On Friday, conservation and recreation groups and the Forest Service settled a lawsuit that challenged how the Forest Service manages dirt bikes, all-terrain vehicles and other motor vehicles on the Pike-San Isabel National Forest. The settlement, filed in the U.S. District Court for the District of Colorado, is a step toward better protection for wildlife and safer and more rewarding experiences for visitors.
The 1.1 million-acre Pike-San Isabel National Forest borders the Continental Divide and forms the majestic backdrop to southwest Denver, Colorado Springs and Pueblo. The forest’s rocky pinnacles, rolling ponderosa pine forests and high peaks are recreational havens for hikers, mountain bikers and climbers. Nineteen of Colorado’s 54 mountains over 14,000 feet in elevation are found on the forest, including the iconic Pikes Peak and Mt. Elbert, Colorado’s highest peak. The forests’ abundant wildlife is a draw for sportsmen and tourists, and are home to rare species including the threatened Mexican spotted owl and the greenback cutthroat trout, Colorado’s official state fish.
In 2011, five organizations filed a lawsuit challenging the Pike-San Isabel’s permitting motorized vehicle use on over 500 miles of motorized roads and trails without first consulting the public or examining the potential environmental effects. Some of the routes are in areas zoned for non-motorized use only; others were located in important big-game winter range and imperiled species’ habitat.
The settlement requires the Forest Service to develop a motorized vehicle plan and undertake a top-to-bottom review of motor vehicle use on the forest within five years—all in consultation with the public. That review will consider the type and location of motorized use that can occur across the Pike-San Isabel. The Forest Service also agreed to not allow motorized vehicles to drive in a handful of places that overlap with endangered species habitat and that are set aside for primitive recreation.
While the five-year review is ongoing, the settlement requires the Forest Service to consult with Colorado Parks and Wildlife experts within three months to determine if changes to routes must be made in the short run to protect important winter habitat for deer and elk and other big game. The Pike-San Isabel has over 2,200 miles of motorized routes open to the public, greater than the distance between Los Angeles and Chicago.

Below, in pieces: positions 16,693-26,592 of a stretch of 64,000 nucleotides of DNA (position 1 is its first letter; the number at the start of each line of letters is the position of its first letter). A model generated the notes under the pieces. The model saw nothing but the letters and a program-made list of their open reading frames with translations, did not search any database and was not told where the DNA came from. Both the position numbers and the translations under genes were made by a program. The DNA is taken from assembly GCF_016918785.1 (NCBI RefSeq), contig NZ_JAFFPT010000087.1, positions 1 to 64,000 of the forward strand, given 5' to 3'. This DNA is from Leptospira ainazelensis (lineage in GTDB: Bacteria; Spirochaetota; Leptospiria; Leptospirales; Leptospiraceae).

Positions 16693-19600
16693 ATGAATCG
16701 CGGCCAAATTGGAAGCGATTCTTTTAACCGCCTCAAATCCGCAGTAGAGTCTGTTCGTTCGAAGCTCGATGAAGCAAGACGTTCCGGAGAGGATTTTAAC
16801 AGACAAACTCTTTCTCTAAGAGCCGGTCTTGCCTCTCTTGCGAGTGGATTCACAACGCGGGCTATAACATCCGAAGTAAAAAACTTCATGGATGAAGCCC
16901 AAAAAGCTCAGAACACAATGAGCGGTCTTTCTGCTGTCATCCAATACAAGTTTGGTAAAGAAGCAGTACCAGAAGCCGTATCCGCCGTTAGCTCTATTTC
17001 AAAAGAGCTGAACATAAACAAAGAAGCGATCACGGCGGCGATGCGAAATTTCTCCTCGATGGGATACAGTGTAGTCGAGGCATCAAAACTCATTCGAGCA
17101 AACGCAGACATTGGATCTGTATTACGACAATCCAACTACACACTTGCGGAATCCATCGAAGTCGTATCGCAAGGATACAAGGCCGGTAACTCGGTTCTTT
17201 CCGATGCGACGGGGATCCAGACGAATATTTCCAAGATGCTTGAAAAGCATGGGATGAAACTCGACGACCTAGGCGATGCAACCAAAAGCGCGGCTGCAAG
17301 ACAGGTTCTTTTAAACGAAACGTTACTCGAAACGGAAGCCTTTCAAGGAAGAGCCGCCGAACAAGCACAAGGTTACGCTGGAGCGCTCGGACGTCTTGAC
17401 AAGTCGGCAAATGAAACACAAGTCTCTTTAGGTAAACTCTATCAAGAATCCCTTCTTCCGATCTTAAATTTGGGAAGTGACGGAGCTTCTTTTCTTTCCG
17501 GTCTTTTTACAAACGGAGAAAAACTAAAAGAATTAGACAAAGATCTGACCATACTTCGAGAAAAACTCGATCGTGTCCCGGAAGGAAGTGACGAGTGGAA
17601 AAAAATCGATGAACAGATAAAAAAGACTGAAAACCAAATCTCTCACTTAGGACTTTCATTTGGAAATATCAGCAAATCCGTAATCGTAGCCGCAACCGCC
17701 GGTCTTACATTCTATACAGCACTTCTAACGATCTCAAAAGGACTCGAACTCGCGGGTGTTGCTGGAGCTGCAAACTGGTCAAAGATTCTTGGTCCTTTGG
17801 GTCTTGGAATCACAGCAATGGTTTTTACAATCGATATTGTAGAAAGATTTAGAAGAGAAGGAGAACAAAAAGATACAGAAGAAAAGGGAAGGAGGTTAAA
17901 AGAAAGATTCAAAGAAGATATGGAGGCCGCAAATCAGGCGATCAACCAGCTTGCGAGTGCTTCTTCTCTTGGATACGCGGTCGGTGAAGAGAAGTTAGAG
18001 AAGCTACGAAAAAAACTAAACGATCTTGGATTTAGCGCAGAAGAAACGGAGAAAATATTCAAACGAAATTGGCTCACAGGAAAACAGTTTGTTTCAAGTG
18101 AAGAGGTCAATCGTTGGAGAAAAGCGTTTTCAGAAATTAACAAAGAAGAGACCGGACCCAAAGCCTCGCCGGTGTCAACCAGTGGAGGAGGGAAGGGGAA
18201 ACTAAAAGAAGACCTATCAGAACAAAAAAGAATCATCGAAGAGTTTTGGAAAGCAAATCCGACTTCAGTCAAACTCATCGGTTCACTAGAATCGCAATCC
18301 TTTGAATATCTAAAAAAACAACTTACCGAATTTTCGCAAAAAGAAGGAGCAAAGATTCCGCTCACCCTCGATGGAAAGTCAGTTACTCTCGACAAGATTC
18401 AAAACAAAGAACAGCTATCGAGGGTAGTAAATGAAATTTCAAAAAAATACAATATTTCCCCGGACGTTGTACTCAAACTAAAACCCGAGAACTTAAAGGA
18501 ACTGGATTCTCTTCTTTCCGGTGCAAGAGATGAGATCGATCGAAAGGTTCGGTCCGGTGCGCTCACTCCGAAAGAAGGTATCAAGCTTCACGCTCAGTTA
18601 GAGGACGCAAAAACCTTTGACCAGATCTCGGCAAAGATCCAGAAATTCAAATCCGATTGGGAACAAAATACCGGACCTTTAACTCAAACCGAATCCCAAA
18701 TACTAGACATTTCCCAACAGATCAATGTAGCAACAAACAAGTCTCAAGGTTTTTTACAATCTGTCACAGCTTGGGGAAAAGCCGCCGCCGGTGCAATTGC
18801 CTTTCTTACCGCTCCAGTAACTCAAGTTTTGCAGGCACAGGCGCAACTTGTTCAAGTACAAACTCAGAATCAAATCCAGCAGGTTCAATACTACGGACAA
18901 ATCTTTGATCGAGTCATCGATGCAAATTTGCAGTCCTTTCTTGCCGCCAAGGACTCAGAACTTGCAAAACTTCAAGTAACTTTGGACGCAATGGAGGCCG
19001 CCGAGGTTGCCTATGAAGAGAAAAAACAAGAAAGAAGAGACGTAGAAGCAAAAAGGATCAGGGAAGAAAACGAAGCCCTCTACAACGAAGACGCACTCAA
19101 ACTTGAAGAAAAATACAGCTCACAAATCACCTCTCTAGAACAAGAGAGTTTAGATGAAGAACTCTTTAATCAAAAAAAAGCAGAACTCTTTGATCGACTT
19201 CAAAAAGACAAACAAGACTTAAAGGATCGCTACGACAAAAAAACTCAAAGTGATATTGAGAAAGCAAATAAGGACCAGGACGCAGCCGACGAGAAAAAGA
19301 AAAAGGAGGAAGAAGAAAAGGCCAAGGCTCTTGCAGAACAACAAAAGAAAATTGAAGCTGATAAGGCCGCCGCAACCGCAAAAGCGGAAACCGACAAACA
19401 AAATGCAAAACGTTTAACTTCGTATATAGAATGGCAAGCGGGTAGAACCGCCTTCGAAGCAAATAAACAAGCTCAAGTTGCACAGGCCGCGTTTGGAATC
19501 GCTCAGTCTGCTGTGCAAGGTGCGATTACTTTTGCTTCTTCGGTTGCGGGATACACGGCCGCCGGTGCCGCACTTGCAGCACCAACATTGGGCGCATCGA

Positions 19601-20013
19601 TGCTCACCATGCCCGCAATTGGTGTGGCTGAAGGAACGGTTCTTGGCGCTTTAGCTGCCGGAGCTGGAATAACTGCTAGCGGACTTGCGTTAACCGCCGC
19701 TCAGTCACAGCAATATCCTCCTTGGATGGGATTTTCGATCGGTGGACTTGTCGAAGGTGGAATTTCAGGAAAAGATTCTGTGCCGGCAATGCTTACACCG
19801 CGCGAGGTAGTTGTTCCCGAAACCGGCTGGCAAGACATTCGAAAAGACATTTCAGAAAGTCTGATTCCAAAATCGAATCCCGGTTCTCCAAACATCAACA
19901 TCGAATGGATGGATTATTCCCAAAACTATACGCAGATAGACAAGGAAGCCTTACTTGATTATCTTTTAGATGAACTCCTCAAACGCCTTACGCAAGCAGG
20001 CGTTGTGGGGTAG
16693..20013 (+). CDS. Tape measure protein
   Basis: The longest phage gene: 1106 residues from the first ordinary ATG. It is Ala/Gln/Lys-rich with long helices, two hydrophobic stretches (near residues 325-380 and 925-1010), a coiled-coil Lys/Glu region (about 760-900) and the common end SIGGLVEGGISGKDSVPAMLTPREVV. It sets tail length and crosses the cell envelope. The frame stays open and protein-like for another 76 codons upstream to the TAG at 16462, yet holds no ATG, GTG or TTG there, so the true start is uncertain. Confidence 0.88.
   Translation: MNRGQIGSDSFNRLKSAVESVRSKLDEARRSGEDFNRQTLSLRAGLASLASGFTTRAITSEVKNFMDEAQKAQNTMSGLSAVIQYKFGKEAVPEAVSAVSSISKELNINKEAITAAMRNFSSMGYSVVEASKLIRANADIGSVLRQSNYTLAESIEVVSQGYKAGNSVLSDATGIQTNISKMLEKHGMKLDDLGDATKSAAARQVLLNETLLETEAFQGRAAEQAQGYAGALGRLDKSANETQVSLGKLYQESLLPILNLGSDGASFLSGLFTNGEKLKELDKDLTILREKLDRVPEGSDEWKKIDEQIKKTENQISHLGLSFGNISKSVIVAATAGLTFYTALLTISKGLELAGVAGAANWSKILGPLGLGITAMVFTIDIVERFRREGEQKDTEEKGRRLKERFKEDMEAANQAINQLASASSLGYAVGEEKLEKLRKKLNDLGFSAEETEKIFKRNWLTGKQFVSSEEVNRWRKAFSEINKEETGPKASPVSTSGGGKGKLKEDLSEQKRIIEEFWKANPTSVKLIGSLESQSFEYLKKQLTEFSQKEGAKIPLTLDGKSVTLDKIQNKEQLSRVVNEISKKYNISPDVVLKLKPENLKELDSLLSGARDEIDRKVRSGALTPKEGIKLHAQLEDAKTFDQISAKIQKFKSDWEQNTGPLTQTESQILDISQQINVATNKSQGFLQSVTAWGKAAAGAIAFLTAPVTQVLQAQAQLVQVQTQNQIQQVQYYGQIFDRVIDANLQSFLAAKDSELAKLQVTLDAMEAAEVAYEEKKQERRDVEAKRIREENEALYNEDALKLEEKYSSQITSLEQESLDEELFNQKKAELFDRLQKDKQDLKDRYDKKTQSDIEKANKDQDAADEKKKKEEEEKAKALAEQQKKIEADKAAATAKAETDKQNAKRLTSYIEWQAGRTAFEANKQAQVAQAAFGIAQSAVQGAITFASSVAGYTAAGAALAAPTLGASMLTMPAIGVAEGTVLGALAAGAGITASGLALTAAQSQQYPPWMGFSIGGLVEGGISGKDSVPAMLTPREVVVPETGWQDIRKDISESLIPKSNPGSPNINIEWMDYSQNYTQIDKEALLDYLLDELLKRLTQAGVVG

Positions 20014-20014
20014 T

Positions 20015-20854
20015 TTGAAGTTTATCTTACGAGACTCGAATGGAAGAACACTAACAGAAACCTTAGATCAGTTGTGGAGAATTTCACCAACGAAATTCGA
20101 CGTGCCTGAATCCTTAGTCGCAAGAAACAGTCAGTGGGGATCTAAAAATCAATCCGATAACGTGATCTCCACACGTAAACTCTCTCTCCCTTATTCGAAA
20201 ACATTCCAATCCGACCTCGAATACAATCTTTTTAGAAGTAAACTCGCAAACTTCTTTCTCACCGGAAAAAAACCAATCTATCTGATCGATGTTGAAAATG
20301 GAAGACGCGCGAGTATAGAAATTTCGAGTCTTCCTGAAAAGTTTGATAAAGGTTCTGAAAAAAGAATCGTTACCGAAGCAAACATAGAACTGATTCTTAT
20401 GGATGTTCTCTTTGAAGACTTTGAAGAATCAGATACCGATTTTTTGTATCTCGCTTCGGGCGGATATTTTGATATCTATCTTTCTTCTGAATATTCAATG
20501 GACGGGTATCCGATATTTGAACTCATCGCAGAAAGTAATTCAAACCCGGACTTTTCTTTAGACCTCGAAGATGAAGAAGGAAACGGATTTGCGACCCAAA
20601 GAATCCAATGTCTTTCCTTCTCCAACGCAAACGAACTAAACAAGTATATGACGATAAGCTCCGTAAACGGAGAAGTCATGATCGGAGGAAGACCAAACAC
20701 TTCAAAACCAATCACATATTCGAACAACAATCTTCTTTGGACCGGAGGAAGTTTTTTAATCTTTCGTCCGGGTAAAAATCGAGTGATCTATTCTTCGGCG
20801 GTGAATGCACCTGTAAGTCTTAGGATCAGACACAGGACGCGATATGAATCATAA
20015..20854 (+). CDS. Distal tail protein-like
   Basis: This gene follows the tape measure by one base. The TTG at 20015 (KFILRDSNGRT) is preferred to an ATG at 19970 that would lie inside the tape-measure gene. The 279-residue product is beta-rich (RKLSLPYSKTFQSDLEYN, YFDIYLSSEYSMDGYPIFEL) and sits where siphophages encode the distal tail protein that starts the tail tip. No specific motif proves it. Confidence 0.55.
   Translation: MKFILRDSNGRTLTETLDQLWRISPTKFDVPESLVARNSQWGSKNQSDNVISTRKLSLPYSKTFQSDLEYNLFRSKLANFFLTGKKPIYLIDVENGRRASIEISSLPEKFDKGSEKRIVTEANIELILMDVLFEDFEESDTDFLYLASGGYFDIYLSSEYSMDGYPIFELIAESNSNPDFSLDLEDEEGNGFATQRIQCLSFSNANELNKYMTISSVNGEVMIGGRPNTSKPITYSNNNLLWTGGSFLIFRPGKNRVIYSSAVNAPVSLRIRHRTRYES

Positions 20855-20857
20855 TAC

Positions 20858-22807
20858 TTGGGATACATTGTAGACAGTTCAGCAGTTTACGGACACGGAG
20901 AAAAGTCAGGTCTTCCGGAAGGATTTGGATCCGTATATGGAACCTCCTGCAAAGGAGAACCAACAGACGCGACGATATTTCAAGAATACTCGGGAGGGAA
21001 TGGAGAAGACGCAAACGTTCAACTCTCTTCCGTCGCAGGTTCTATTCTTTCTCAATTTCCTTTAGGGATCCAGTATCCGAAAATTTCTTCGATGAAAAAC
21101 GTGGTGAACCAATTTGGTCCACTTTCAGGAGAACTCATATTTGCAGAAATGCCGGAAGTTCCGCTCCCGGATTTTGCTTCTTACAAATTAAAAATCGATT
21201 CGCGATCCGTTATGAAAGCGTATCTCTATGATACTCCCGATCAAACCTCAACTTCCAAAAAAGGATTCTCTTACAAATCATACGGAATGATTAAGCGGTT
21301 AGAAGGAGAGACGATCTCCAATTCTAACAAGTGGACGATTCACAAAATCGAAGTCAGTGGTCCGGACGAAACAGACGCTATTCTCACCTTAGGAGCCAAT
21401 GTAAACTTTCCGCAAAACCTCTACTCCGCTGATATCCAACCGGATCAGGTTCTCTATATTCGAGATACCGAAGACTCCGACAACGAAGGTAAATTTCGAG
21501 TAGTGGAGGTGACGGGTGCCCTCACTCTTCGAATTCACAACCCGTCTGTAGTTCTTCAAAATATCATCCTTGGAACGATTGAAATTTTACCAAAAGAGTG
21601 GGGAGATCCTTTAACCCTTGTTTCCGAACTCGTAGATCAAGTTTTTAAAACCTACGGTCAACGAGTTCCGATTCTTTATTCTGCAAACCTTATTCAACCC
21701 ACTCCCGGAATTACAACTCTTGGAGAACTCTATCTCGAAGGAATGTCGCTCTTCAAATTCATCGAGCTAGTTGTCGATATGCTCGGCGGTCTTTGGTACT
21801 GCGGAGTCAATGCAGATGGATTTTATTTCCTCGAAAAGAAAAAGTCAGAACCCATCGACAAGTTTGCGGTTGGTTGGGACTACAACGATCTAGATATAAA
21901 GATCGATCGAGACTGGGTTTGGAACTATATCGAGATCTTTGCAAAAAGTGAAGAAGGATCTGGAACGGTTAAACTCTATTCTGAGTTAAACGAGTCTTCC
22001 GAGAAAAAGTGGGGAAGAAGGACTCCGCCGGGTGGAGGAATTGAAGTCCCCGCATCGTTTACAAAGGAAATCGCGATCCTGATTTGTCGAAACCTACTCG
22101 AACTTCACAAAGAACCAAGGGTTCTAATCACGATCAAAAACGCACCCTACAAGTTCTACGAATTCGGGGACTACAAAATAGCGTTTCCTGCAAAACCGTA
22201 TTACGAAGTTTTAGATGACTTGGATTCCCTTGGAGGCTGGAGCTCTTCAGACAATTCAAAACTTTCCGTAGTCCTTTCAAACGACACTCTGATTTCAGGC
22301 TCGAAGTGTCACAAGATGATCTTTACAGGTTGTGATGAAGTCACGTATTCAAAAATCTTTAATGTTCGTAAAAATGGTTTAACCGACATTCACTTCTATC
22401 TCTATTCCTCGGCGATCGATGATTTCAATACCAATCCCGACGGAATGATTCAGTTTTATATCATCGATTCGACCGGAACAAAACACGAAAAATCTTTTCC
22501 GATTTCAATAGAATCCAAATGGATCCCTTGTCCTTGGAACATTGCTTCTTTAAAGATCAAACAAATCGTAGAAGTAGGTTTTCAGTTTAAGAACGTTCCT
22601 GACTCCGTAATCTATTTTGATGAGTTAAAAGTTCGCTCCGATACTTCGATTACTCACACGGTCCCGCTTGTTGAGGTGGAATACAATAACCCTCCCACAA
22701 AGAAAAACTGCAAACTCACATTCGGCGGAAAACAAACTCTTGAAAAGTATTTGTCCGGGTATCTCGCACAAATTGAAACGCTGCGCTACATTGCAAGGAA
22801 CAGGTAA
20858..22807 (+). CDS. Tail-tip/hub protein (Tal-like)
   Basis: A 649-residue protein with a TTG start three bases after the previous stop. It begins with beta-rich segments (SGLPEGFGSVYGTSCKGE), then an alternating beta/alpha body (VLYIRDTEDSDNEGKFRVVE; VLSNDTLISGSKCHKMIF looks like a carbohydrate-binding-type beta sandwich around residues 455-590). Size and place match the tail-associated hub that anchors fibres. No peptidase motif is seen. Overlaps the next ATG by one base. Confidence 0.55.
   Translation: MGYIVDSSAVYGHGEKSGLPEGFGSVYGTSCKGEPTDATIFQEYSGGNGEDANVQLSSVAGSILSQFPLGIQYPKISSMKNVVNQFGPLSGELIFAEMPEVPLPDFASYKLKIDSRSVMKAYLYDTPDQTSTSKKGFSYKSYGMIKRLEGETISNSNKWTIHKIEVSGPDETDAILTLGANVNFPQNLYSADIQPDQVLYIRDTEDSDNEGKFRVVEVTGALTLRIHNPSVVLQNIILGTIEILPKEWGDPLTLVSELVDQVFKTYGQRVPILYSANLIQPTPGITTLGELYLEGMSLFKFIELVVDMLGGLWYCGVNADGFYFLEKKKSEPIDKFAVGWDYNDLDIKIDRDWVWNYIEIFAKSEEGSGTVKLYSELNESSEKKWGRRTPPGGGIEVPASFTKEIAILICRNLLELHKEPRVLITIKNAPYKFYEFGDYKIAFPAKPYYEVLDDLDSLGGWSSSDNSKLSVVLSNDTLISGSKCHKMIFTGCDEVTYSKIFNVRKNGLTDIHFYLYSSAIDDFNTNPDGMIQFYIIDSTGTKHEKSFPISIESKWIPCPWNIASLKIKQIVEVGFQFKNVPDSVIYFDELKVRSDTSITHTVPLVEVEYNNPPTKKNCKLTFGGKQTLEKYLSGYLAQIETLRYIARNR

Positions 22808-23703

"This is a win-win solution for Colorado, its wildlife and our forests," said Greg Dyson, Public Lands Director at WildEarth Guardians. "This agreement sets the stage for Coloradoans to come together to decide how best to access and enjoy this forest."
"The forest opened certain trails and areas that I knew from experience had been previously closed to motor vehicles. Single track and game trails were improperly opened to ATVs or somehow became designated roads. These are places where I go to get away from the noise of and chaos of modern society and where wildlife thrive," said Tom Sobal, of the Quiet Use Coalition, based in Salida, Colo.
"We’re glad this settlement will result in the Forest Service taking a look at its roads and trails and the desires of a broad spectrum of forest users. We need to safeguard the rare quiet wild places that remain," said Rose Chilcoat, of Great Old Broads for Wilderness, based in Durango, CO.
"The Pike San Isabel opened routes that are in the habitats of very sensitive animals, which violates its own Forest Plan," said Megan Mueller, Senior Biologist at Rocky Mountain Wild, "and, they did this without even analyzing the effects of the routes on these species. We’re glad that, going forward, the needs of wildlife will be taken into account."
Colorado-based groups Quiet Use Coalition, Great Old Broads for Wilderness, and Rocky Mountain Wild, as well as WildEarth Guardians and The Wilderness Society filed the suit. They are represented by Earthjustice, a not-for-profit law firm.
"This settlement will get the Forest Service back on track, obeying its own rules that protect motorized and non-motorized users and the streams, forests and wildlife that millions of Coloradoans enjoy each year," said Ted Zukoski, an Earthjustice attorney who represented the groups. "It’s a step toward preserving what we love most about being in the forest—the beauty of a vibrant, healthy, wild place."
The settlement went into effect today, after it was incorporated into U.S. District Judge Wiley Daniel’s order dismissing the case.
Read the settlement agreement.